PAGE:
Several high-end train cars called “parlor cars” ran for interurban travel as well. Parlor cars were the flagships of the fleet and boasted luxury accommodations for those passengers who could afford the higher ticket price.

One such parlor car, named the “Bidwell” after Chico’s founder, was constructed at the Mulberry Shops. This train eventually became the first Northern Electric train to connect Chico to the Bay Area in 1916.

The electric train was a smart idea at the time because various hydroelectric projects near the railroad’s infrastructure made power cheap.

Streetcars connected to power lines strung overhead as they moved around Chico at about 15 mph. Interurban trains used similar means while in town, but when they left Chico, an electric third rail sparked their motors to between 50 and 60 mph.

Petaluma & Santa Rosa Railroad car No. 63 rests while waiting a return trip back to the Western Railway Museum in Suisun. This train was originally built in 1904, and its body sports the slogans “Ship on Railways and Save on Highways.”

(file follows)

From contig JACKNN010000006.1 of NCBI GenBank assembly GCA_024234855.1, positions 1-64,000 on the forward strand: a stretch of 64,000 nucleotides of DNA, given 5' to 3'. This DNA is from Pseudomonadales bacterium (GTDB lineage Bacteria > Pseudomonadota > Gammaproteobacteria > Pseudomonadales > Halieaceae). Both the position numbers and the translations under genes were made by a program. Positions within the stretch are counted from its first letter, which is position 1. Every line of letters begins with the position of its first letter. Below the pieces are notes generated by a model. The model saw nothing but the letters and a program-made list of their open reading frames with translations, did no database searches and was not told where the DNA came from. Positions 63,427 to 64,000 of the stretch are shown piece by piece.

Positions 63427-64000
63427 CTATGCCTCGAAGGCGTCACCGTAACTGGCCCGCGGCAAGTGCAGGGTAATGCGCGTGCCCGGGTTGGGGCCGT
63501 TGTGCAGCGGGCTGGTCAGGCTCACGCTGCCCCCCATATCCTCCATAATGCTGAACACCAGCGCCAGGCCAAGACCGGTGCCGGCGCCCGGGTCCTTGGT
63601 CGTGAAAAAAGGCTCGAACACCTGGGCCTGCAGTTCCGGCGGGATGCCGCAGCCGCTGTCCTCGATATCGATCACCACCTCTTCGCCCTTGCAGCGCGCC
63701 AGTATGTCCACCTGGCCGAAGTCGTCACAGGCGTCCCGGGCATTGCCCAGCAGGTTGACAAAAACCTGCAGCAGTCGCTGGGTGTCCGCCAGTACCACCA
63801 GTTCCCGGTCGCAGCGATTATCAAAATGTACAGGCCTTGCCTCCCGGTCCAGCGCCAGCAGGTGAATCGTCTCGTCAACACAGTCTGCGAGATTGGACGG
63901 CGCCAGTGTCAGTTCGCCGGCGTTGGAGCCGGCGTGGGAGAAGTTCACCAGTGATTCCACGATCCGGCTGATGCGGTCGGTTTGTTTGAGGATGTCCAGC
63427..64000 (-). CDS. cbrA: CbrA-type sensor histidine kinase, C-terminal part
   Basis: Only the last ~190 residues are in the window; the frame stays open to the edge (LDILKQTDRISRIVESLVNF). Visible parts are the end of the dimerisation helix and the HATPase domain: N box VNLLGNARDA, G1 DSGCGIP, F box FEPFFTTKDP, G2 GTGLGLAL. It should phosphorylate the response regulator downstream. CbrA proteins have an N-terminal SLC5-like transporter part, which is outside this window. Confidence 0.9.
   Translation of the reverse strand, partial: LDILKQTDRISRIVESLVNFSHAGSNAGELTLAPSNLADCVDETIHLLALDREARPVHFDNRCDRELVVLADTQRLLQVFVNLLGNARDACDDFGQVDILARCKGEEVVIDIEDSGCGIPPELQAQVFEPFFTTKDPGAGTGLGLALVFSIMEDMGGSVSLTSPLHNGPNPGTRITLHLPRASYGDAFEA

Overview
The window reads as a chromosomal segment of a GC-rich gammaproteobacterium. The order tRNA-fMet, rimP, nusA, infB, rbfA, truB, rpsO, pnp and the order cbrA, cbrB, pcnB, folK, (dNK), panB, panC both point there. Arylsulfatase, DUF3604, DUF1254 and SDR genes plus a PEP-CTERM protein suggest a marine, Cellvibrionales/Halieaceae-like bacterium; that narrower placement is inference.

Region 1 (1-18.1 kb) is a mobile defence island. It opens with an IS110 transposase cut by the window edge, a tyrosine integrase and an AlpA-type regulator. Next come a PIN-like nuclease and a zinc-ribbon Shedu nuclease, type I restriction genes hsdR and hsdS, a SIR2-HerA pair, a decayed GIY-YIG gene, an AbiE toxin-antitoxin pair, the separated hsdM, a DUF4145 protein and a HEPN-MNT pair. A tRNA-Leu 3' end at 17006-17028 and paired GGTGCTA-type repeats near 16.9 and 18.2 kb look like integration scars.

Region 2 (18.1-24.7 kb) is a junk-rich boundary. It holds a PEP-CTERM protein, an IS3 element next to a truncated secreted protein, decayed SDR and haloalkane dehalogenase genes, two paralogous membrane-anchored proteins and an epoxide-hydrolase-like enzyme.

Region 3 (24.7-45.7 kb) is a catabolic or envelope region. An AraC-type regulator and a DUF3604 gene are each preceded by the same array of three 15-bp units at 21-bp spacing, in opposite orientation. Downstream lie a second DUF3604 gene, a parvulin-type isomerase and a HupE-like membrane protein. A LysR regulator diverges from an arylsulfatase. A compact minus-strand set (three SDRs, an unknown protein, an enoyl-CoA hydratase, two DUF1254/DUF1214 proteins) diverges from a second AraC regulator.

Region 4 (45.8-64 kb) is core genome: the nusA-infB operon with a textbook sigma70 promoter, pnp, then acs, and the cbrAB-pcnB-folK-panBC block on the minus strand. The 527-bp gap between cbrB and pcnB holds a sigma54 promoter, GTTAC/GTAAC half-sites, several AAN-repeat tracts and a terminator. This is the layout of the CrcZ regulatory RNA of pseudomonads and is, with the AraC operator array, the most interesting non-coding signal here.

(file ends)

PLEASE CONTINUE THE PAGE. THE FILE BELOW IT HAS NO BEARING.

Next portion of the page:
Photo By Andrew Boost

These electrified rails along the countryside had a downside, though.

“You could kill yourself if you touched the third rail,” said Robert Glover, a former Chico city planner who consults for railroads. “It was totally exposed. [That] would never be allowed today.”

In 1916, Northern Electric and the Oakland Antioch & Eastern Railway entered into a joint venture to provide direct service between Chico and the Bay Area. The OA&E, established in 1911, already controlled an electric railway connecting Oakland to Sacramento, not unlike Northern Electric’s connection from Chico to the state capital.

Nevertheless, financial problems plagued the Northern Electric. The company filed for bankruptcy and was auctioned off to a corporate venture called the Sacramento Northern Railroad Co. in 1918. From then on, the new company’s name appeared on the train fleet along with a fresh coat of green paint.

The interurban trudged forth, servicing the communities that helped build it.

The first 20 years of the Northern Electric/Sacramento Northern interurban line were its most profitable, and prosperity came to communities it served.

Chico resident Mendel Tochterman, 90, was just a little boy when he first rode the trains of the Sacramento Northern. He would often ride with his grandmother during her visits to San Francisco.